The prevalence of celiac disease increases but the majority of the patients still remain undiagnosed

We have shown that the clinical prevalence of celiac disease in Finland is among the highest worldwide reaching 0.7%. However, screening studies indicate that the true prevalence is even higher and increases by age being 1.5% in children, 2% in adults and 2.7% in the elderly. Thus, the prevalence increases by age and new seroconversions may still occur during older ages. In addition, our results have shown that the prevalence of celiac disease has nearly doubled between the late 70s and beginning of the 20th century. One plausible explanation for these increasing prevalence figures is offered by the hygiene-hypothesis. In contrast, a simultaneous decrease in the incidence of dermatitis herpetiformis has been observed in 1990s. The decreasing incidence might be due to earlier diagnosis and treatment of celiac disease as there is evidence that celiac disease may progress to dermatitis herpetiformis if the adherence to the gluten-free diet is poor.

Our results indicate that the screen-detected celiac patients are not entirely asymptomatic, but they suffer from symptoms such as mild gastrointestinal symptoms or osteopenia. Although TG2 antibody positivity is associated with increased risk of hip fractures, the prognosis of unrecognized celiac disease in terms of overall mortality and malignancy is good. According to our studies, the screen-detected celiac patients adhere well to the gluten-free diet and during the diet their quality of life and bone mineral density reach that of the general population.

One of our goals is to evaluate future trends in celiac disease prevalence in general but also focusing different phenotypes of the disease. Moreover, we will investigate the natural history of unrecognized celiac disease.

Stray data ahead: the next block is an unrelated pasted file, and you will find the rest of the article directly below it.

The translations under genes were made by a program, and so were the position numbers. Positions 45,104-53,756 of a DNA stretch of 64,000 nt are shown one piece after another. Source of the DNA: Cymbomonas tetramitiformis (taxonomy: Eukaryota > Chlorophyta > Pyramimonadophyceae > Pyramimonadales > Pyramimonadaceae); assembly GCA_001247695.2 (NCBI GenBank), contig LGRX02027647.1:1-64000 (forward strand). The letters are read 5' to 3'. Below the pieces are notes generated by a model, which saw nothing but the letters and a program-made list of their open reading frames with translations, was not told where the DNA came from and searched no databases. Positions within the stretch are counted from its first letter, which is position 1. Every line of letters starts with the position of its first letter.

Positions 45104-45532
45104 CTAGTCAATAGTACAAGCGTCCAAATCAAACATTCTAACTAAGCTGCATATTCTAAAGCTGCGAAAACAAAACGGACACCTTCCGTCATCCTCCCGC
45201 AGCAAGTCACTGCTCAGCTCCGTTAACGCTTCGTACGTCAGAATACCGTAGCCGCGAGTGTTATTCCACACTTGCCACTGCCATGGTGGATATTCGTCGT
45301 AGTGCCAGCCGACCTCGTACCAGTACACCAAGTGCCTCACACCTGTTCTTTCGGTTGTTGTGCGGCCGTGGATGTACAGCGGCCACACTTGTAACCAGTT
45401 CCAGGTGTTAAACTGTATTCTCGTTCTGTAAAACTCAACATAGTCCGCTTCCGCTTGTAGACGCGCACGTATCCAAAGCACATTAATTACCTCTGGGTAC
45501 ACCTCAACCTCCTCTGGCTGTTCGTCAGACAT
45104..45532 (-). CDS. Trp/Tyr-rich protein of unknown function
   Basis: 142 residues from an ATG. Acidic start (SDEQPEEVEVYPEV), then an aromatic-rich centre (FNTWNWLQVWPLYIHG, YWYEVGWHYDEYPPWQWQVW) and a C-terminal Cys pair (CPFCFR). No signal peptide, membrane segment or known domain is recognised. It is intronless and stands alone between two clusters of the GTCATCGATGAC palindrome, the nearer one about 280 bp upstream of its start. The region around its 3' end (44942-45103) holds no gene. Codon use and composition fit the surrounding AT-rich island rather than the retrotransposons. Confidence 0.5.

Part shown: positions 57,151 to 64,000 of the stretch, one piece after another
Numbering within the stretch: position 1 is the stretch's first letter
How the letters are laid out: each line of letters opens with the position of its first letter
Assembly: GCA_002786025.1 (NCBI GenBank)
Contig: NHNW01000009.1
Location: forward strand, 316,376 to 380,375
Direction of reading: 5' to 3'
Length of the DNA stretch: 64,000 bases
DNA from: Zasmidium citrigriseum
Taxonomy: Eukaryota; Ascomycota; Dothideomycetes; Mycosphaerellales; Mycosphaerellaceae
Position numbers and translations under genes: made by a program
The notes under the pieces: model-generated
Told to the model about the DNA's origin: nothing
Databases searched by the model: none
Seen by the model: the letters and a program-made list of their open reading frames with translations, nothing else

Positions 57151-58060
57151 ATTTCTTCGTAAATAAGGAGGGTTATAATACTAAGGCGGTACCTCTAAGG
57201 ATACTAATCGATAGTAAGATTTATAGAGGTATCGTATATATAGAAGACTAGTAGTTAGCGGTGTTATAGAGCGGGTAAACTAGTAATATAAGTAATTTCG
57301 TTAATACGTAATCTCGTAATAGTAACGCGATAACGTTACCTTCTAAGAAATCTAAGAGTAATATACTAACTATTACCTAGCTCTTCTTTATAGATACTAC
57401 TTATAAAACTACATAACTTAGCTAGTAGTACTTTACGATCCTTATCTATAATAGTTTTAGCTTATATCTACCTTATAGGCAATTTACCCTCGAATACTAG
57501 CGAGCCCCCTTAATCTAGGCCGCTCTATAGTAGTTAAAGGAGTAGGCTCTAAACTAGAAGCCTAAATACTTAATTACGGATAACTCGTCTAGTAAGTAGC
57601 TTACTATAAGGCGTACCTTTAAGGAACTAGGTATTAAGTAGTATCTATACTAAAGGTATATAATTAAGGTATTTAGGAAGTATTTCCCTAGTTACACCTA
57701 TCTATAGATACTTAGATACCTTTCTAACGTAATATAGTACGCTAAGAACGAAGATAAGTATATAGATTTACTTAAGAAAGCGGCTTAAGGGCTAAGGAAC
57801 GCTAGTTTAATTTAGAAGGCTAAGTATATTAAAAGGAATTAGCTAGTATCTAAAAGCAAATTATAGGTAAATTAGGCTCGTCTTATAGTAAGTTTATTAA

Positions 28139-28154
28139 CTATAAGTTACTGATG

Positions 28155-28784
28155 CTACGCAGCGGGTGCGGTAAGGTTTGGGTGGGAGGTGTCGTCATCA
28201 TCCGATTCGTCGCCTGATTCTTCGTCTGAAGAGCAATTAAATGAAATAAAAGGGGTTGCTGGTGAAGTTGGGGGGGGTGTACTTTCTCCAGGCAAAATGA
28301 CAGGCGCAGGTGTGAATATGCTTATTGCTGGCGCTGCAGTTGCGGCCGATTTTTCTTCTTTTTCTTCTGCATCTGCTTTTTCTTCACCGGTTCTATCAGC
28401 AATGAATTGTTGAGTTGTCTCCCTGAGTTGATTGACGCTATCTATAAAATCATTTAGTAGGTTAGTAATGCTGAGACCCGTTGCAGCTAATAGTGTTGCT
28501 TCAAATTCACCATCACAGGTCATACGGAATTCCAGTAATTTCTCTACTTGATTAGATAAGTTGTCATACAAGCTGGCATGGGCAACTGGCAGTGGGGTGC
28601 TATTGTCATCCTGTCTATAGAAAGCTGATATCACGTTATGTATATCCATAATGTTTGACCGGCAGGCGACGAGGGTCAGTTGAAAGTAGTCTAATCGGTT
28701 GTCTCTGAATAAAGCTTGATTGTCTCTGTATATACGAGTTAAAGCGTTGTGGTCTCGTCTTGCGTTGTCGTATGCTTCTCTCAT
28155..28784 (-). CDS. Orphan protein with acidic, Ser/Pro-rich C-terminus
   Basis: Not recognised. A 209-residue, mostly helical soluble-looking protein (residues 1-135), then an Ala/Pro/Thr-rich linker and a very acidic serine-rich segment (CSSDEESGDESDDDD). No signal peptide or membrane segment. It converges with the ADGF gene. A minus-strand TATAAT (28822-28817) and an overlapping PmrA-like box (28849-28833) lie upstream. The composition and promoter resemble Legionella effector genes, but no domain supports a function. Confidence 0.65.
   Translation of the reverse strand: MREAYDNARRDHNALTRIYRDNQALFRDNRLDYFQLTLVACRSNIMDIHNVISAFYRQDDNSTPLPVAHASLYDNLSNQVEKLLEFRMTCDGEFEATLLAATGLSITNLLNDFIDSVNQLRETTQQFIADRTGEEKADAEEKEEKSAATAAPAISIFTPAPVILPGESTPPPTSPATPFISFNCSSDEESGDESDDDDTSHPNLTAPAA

Our selected publications:

Heikkilä K, Heliövaara M, Impivaara O, Kröger H, Knekt P, Rissanen H, Mäki M, Kaukinen K. Coeliac disease autoimminity and hip fracture risk: findings from a prospective cohort study. J Bone Miner Res 2015;30:630-6

Kurppa K, Paavola A, Collin P, Sievänen H, Laurila K, Huhtala H, Saavalainen P, Mäki M, Kaukinen K. Benefits of gluten-free diet for asymptomatic patients with serologic markers of celiac disease. Gastroenterology 2014;147:610-7.

Salmi TT, Hervonen K, Kautiainen H, Collin P, Reunala T. Prevalence and incidence of dermatitis herpetiformis: a 40-year prospective study from Finland. Br J Dermatol 2011;165:354-9.

Vilppula A, Kaukinen K, Luostarinen L, Krekelä I, Patrikainen H, Valve R, Laurila K, Mäki M, Collin P. Clinical benefit of gluten-free diet in screen-detected older celiac disease patients. BMC Gastroenterol 2011;11:136.

Lohi S, Mäki M, Montonen J, Knekt P, Pukkala E, Reunanen A, Kaukinen K. Malignancies in cases with screening-identified evidence of coeliac disease: a long-term population-based cohort study. Gut 2009;58:643-7.

Lohi S, Mäki M, Rissanen H, Knekt P, Reunanen A, Kaukinen K. Prognosis of unrecognized celiac disease as regards to mortality. Ann Med 2009;41:508-515.

Virta L, Kaukinen K, Collin P. The incidence and prevalence of diagnosed coeliac disease in Finland. Results of effective case finding in adults. Scand J Gastroenterol 2009;44;933-8

Vilppula A, Kaukinen K, Luostarinen L, Krekelä I, Patrikainen H, Valve R, Mäki M, Collin P. Increasing prevalence and high incidence of celiac disease in elderly people: a population-based study. BMC Gastroenterol 2009;9:49.

Lohi S, Mustalahti K, Kaukinen K, Laurila K, Collin P, Rissanen H, Lohi O, Bravi E, Gasparin M, Reunanen A, Mäki M. Increasing prevalence of coeliac disease over time. Alimentary Pharmacol Ther 2007;26:1217-25.

Viljamaa M, Collin P, Huhtala H, Sievänen H, Mäki M, Kaukinen K. Is celiac disease screening in risk groups justified? Fourteen year follow-up with a special focus on compliance and quality of life. Alimet Pharmacol Ther 2005;22:317-24